Re: painted lozenge and ribs question

Douglas R. Jones (
Fri, 12 Jan 1996 11:04:20 -0600

>Usually, the "rib tapes" were sown on to the fabric covering the ribs
>to keep the lozenge "adheared". "Rib tapes" were also added to the
>leading edge of the wing to "sew together" the upper and lower

I have to disagree here. In my experience the rib tapes and glued on. On a
wing the fabric is sewn on. The stiches provide anchors for the fabric to
the ribs. My guess is that this also could be a plce where the fabric could
eventually tear from the pressure of the wind. So the rib tapes are applied
by doping them down to preven the wind from catching in the fabric and
ripping it. Tapes are applied anywhere there is a seam, generally. There are
some exceptions to this. The fabric for fuselages generally on the sides or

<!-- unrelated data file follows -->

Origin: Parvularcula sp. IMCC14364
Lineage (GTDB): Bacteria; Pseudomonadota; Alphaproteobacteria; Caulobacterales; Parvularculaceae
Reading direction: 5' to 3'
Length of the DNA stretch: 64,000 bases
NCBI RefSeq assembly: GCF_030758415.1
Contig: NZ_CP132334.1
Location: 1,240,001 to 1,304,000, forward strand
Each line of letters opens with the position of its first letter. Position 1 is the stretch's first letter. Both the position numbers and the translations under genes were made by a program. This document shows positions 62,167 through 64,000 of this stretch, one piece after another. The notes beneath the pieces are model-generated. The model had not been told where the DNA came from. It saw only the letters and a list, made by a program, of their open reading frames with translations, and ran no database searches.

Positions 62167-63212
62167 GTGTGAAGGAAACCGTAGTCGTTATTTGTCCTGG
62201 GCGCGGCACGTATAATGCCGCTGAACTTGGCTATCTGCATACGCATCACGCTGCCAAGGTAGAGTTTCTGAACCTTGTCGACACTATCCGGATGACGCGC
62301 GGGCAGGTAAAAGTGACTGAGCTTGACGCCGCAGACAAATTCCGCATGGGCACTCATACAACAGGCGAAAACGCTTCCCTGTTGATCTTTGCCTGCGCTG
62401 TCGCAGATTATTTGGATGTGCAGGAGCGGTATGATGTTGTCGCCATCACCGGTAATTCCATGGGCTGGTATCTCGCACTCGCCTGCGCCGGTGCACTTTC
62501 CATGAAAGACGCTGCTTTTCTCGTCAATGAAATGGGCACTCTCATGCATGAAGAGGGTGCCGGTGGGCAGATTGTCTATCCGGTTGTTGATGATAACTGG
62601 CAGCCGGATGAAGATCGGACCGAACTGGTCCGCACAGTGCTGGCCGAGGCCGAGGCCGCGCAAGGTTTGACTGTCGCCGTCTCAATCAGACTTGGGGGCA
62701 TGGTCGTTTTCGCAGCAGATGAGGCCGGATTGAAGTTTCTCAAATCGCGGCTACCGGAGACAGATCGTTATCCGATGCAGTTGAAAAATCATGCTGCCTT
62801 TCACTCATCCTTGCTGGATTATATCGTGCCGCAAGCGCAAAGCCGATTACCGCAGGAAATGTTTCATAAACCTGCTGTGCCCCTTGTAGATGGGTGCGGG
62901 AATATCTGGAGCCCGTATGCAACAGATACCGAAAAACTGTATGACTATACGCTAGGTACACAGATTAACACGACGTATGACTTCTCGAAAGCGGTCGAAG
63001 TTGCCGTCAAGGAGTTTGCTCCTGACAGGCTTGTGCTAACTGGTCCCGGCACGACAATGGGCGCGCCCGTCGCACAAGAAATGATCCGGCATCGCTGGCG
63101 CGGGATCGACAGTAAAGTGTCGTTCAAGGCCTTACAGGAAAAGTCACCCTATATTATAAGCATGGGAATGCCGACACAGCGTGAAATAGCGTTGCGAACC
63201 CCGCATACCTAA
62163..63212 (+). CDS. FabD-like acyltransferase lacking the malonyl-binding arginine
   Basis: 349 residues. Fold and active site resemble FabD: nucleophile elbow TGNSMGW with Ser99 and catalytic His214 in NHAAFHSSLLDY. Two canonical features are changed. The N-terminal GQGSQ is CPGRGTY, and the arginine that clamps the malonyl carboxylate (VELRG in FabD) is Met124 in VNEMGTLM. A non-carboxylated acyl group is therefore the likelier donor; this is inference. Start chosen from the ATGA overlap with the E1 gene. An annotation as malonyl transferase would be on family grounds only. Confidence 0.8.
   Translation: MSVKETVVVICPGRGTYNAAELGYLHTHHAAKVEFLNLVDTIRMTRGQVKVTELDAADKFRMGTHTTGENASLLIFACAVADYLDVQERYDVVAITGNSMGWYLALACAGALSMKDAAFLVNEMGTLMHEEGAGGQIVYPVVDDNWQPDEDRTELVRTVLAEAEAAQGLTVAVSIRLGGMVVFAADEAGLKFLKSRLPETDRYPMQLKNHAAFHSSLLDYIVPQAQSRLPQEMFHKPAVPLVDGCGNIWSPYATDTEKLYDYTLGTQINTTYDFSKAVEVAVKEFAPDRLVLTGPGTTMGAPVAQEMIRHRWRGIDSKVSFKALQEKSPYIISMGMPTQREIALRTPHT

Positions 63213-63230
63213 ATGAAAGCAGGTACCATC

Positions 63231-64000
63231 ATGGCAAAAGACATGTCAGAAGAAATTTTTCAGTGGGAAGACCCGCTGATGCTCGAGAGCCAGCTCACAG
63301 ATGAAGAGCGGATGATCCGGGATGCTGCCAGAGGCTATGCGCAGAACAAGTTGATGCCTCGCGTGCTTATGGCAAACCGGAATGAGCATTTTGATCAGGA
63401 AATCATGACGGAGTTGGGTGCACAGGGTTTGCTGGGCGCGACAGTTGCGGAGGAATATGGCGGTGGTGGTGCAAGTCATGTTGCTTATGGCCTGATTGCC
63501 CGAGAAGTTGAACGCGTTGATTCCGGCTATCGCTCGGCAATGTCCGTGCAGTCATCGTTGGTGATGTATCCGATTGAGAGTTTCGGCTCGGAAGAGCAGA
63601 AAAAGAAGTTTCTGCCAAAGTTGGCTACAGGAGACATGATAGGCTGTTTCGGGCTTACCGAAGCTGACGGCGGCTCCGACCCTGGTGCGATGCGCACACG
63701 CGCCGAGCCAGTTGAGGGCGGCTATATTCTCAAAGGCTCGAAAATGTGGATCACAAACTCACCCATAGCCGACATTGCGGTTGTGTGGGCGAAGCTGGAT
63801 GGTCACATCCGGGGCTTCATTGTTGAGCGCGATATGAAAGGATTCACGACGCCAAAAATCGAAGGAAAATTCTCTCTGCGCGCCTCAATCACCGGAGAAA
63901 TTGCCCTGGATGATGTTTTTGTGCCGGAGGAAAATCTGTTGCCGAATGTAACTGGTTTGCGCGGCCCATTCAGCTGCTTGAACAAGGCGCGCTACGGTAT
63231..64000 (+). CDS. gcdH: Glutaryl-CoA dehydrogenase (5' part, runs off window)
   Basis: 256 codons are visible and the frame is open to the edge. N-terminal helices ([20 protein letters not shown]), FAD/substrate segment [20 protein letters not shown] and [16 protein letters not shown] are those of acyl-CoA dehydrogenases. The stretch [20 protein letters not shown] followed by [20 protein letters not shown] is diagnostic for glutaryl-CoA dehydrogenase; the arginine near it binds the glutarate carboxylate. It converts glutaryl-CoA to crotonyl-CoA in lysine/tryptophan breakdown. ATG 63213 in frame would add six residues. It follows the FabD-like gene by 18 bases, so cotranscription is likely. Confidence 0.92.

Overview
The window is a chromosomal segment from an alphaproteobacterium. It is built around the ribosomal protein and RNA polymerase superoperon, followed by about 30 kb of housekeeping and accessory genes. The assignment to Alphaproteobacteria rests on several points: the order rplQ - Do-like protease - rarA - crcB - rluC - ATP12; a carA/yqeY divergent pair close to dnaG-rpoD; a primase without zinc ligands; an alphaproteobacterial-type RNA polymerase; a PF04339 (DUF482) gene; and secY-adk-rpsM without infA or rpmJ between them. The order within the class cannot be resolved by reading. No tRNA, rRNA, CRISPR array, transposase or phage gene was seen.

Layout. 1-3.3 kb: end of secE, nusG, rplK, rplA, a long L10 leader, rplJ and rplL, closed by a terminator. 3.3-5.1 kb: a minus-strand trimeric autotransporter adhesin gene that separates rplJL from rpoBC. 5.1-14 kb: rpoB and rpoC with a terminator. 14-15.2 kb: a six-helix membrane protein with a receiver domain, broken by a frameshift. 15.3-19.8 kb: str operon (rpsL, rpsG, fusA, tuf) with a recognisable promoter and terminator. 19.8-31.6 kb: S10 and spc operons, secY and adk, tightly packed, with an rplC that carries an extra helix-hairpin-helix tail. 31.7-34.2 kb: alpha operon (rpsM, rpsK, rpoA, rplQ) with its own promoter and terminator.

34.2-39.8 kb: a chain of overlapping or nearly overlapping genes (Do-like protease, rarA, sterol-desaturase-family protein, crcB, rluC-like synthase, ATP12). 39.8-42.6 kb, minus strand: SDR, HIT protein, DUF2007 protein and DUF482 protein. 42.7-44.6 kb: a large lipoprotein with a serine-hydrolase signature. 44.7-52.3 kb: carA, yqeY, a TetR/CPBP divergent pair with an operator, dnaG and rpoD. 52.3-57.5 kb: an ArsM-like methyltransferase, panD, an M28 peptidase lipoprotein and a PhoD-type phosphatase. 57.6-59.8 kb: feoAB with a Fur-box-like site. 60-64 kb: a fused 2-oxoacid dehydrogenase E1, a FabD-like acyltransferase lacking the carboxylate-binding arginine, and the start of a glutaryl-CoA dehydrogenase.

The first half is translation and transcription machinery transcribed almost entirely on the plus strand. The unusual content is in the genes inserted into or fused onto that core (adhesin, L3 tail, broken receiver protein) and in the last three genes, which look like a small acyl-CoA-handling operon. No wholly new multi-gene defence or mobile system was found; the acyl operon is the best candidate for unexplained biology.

bottom isn't taped. By it appears to me that these places used a courser
thread and the fabric is folded over and doubled for added strength. This
provided easy access to the interior of the fuse to allow for maintenance of
cables etc.

>I have not seen - nor do I know of any - planes with rib tapes
>"stitched" between the "demarcation" of the strips of fabric - at
>least not on the 45 degree. Chances are they were stitched on the
>"parallel to the ribs" demarcation, only because the "demarcations"
>sometimes (all the time?) landed on ribs.

I am no expert. Don Ringer or Rick Ivansek can better comment on this. But I
believe that if the fabric needed to be joined it would be joined at a rib.
The joint would need taping so this would be the natural point.

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